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Discussion Starter · #1 ·
The previous owner had the tire pressure set at 37 psi. The tires are pretty worn in the middle of the tread but plenty on the outside edges. I am going to install new tires soon but I rotated the tires to get that last bit of milage out of them and set the tire pressure to 26 psi to minimize tread wear in the middle until I install the new tires.

Thinking about a set of Hankook Optimo H724 Tire P205/60R15's from Wally World. I have a set of those on our Honda Element and they have been fantastic tires.

Yeah, I am being Mr. El Cheapo/Mr. Thrifty to get the most out of the tires. :sifone:

Does anyone know what the minimum tire pressure value is for the TPMS system that will not cause the warning light to illuminate? Thanks!
 

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look at the door jamb. it has the recommended pressure on it. Also, our sensors will detect when 1 tire drops below 28 PSI. There is some confusion as to whether our sensors will also light up if 1 tire is vastly different from the rest, and I am not sure. All it says in the service manual is that the light will be set off when a tire(s) drops below 28. I run 37 PSI in my tires, but I'm not on stock wheels.
 

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Generally, for passenger tires most TPMS systems by auto manufactures will illuminate when they are ~5 PSI below the recommended tire pressure. I run my OEM tires at 35psi all year around.

For the tire wear you are describing the previous owner ran the tire pressure FAR higher than 37psi. Running your tires at 26psi can be very dangerous - the low pressure can cause far too much flexing/deformity in the sidewall which can cause it to explode especially if the vehicle is heavily loaded. That is the reason Firestone tires were exploding on Ford Explorers - Ford had the psi set at 28psi to improve the NHTSA rollover rating instead of improving the vehicle itself.
 

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Shouldn't you just go ahead and buy new tires and then keep them inflated to the PSI on your door sticker? If you try running low pressures, that will increase the rolling friction, which will increase the heat that builds up inside your tire. Do you think that's a good idea with summer approaching? Tell you what. Set the fronts to 33 psi and lower the backs to 26 psi. Go for a 70 mph run and then stop after an hour. Immediately get out and put your hand on your tires. Which ones feel hotter?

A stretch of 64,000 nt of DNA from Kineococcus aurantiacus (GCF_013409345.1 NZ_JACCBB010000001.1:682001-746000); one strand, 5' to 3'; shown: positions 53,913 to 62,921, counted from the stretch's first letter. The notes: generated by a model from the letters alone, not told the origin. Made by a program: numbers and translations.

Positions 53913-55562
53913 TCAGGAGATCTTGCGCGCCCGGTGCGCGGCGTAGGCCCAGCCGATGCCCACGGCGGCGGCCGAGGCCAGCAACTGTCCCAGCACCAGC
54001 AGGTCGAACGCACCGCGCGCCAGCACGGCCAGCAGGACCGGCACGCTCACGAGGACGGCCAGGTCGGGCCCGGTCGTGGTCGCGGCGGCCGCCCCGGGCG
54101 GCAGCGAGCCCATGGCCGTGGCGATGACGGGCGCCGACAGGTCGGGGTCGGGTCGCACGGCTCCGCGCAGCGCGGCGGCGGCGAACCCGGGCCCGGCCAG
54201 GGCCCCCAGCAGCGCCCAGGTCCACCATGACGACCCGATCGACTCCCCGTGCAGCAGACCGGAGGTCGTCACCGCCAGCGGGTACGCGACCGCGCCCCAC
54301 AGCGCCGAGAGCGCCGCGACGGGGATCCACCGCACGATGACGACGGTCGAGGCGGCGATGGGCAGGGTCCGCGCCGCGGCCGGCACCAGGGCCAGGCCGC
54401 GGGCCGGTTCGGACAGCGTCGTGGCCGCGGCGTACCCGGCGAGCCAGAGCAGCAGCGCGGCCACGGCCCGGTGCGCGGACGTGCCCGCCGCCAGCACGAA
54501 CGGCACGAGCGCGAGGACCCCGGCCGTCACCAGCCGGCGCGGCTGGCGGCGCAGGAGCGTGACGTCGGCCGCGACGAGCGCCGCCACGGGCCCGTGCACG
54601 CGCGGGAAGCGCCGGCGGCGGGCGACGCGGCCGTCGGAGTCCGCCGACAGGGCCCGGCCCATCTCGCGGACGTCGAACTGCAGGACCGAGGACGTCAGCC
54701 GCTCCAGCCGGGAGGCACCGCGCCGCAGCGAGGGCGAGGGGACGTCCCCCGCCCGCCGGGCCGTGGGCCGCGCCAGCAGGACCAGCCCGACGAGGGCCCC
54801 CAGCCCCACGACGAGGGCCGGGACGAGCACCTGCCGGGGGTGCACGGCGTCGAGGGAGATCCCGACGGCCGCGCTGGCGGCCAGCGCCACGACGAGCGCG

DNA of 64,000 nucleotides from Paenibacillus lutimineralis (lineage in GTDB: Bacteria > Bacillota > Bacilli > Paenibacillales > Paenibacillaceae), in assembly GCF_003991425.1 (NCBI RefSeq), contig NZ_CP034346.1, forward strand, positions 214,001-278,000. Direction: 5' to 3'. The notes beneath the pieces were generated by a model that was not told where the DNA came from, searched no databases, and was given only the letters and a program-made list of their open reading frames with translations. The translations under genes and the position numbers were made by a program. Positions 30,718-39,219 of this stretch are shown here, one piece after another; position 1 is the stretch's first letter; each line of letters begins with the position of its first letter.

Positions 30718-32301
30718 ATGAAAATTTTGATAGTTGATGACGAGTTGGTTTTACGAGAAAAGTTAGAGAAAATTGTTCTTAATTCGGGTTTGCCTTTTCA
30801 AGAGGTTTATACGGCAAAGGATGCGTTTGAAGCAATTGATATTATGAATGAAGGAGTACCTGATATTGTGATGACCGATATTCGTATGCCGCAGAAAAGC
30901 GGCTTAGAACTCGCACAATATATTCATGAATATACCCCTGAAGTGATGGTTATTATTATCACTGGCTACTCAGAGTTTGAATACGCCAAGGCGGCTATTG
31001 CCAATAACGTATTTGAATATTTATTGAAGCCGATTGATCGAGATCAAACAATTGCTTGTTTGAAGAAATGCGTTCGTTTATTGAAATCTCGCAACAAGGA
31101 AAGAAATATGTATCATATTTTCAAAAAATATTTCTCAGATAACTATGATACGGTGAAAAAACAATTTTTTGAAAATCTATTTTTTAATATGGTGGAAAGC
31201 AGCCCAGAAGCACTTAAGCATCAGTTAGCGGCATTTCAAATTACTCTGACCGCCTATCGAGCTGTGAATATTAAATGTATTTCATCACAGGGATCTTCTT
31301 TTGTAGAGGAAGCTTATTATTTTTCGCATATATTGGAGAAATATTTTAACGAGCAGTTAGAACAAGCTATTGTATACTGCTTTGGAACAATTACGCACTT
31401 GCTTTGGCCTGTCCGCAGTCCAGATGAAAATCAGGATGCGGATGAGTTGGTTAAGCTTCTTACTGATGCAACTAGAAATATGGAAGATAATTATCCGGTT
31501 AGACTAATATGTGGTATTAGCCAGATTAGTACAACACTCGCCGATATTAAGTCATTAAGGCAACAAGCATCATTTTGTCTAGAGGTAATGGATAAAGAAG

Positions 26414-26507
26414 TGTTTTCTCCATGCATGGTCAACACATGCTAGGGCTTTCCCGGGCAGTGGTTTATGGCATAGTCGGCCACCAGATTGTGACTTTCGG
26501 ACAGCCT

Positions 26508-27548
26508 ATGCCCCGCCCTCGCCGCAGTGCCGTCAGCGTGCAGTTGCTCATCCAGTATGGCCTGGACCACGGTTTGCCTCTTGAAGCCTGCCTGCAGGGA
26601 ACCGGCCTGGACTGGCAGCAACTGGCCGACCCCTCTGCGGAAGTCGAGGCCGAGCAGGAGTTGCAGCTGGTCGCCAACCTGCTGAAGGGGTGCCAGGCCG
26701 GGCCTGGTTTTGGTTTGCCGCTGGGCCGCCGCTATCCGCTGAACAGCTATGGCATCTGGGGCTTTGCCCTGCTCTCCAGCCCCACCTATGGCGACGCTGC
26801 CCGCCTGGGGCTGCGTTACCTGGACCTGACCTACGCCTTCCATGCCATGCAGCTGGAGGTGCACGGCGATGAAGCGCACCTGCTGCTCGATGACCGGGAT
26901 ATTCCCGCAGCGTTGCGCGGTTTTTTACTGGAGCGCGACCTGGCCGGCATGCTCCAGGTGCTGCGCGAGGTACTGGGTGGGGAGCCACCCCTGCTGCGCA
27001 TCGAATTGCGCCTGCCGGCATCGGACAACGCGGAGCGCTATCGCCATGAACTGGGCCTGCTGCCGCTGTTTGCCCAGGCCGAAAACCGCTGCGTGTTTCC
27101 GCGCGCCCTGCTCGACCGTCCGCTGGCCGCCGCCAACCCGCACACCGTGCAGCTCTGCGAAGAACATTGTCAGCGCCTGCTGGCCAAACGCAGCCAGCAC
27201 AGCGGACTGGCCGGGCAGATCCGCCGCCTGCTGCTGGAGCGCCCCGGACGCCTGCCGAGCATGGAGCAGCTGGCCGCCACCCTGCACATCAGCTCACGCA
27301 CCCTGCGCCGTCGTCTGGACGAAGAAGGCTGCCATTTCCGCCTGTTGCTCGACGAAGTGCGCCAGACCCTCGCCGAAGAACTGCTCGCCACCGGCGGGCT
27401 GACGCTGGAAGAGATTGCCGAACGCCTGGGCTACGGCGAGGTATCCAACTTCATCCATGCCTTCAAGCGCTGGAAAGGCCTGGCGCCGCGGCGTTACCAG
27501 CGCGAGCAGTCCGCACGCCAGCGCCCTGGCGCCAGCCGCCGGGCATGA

It'll cost you a lot more than a set of tires if you have a blow-out and wreck. Your life rides on your tires.

Go to a used tire shop and see if they will give you a trade-in for the old tires with the remaining tread if your buy a set from them.
 

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Discussion Starter · #5 ·
I reset the tire pressure to 32 psi alround and took the car for a spin. After about an 1/8 of a mile the TPMS light went out. I will try gradually lowering the pressure 1 psi at a time and see what I can get away with. I suspect not much more than a psi or 2 from what it is now.
 

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I had to replace the original Continental tires after 36,000 miles. Bought Firestone touring tires (buy3 1free) and they are great. Every fall when the temp drops, the TPMS light comes on. I inflate to 40psi and it lasts a year. Some recommend 38psi. The tires say 32psi, but I have to fill them often at this level. Make sure to put air in the spare as it also has TPMS. The light goes out after a short drive and the TPMS resets.
 

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Discussion Starter · #7 ·
I had to replace the original Continental tires after 36,000 miles. Bought Firestone touring tires (buy3 1free) and they are great. Every fall when the temp drops, the TPMS light comes on. I inflate to 40psi and it lasts a year. Some recommend 38psi. The tires say 32psi, but I have to fill them often at this level. Make sure to put air in the spare as it also has TPMS. The light goes out after a short drive and the TPMS resets.